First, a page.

Once I have collected all the reference ideas, ie. characters, (mainly people I know), trees, skies, buildings etc. I work out a composition either by sketching or by digital means, and then wait for approval from the client. Once approved I draw the painting out and using either acrylic or watercolour I paint a certain portion of it. When I get to a point where I can scan the image into my computer that is where I work to a finish. The beauty of working this way is that I always have options if I want to change anything, by using the digital skills I have acquired over the last 15 years, I can still keep the look of an original painting.
You are an immensely popular Artist and we have been working with you for a number of years – how did that relationship start?
I had a telephone call from Adam Meiklejohn of MGL Licensing asking to use some of my existing images for jigsaws around 10 years ago. I signed up with MGL and from there, due to yourselves and other companies, I have been busy with commissions ever since! Cheers!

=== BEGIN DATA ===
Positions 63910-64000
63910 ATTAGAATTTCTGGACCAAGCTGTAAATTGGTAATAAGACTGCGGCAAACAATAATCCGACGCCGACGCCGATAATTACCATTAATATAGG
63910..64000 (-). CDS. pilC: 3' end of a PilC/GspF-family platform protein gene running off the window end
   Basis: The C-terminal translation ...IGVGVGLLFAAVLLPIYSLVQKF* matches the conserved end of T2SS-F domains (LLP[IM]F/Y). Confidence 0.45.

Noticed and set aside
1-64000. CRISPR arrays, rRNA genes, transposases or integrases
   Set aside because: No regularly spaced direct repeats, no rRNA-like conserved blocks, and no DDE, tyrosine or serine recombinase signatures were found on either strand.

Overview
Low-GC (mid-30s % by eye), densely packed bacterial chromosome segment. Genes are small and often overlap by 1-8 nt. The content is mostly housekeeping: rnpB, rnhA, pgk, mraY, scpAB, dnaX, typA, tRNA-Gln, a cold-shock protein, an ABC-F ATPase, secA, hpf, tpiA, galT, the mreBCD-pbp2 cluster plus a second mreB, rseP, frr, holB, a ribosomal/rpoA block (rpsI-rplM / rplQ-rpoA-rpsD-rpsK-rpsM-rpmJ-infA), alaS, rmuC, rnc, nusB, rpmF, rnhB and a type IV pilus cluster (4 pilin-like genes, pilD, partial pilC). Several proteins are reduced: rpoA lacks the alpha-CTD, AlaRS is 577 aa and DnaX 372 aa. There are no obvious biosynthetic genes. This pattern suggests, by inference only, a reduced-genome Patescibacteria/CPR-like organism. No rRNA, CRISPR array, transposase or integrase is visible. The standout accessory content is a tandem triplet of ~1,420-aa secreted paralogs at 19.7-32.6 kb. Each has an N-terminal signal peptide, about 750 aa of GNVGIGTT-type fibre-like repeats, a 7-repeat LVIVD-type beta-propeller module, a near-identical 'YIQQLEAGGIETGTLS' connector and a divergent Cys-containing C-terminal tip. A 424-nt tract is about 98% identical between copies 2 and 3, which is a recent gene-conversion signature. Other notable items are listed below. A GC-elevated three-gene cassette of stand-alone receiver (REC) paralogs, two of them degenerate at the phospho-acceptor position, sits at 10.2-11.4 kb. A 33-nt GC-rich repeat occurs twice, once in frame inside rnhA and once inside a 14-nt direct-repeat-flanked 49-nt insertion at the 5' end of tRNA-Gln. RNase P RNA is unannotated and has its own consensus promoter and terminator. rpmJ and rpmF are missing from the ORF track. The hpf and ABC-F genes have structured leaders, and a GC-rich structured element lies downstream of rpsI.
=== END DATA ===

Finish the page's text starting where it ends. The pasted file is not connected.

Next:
Do you have a favourite puzzle that you have created for Gibsons. Is there a story behind it?
Yes - it is the Artist Studio illustration which you have titled ‘A WORK OF ART’. I like it because it is personal to me featuring yours truly and many of my precious things including my studio, the village where I live, my dog, photos of my family and favourite books and paintings done for Gibsons. There are two versions of this pic the second one being the ‘Special Anniversary Edition‘ which has many of the boxed Gibsons puzzles that I have done over the years on the shelves in the studio.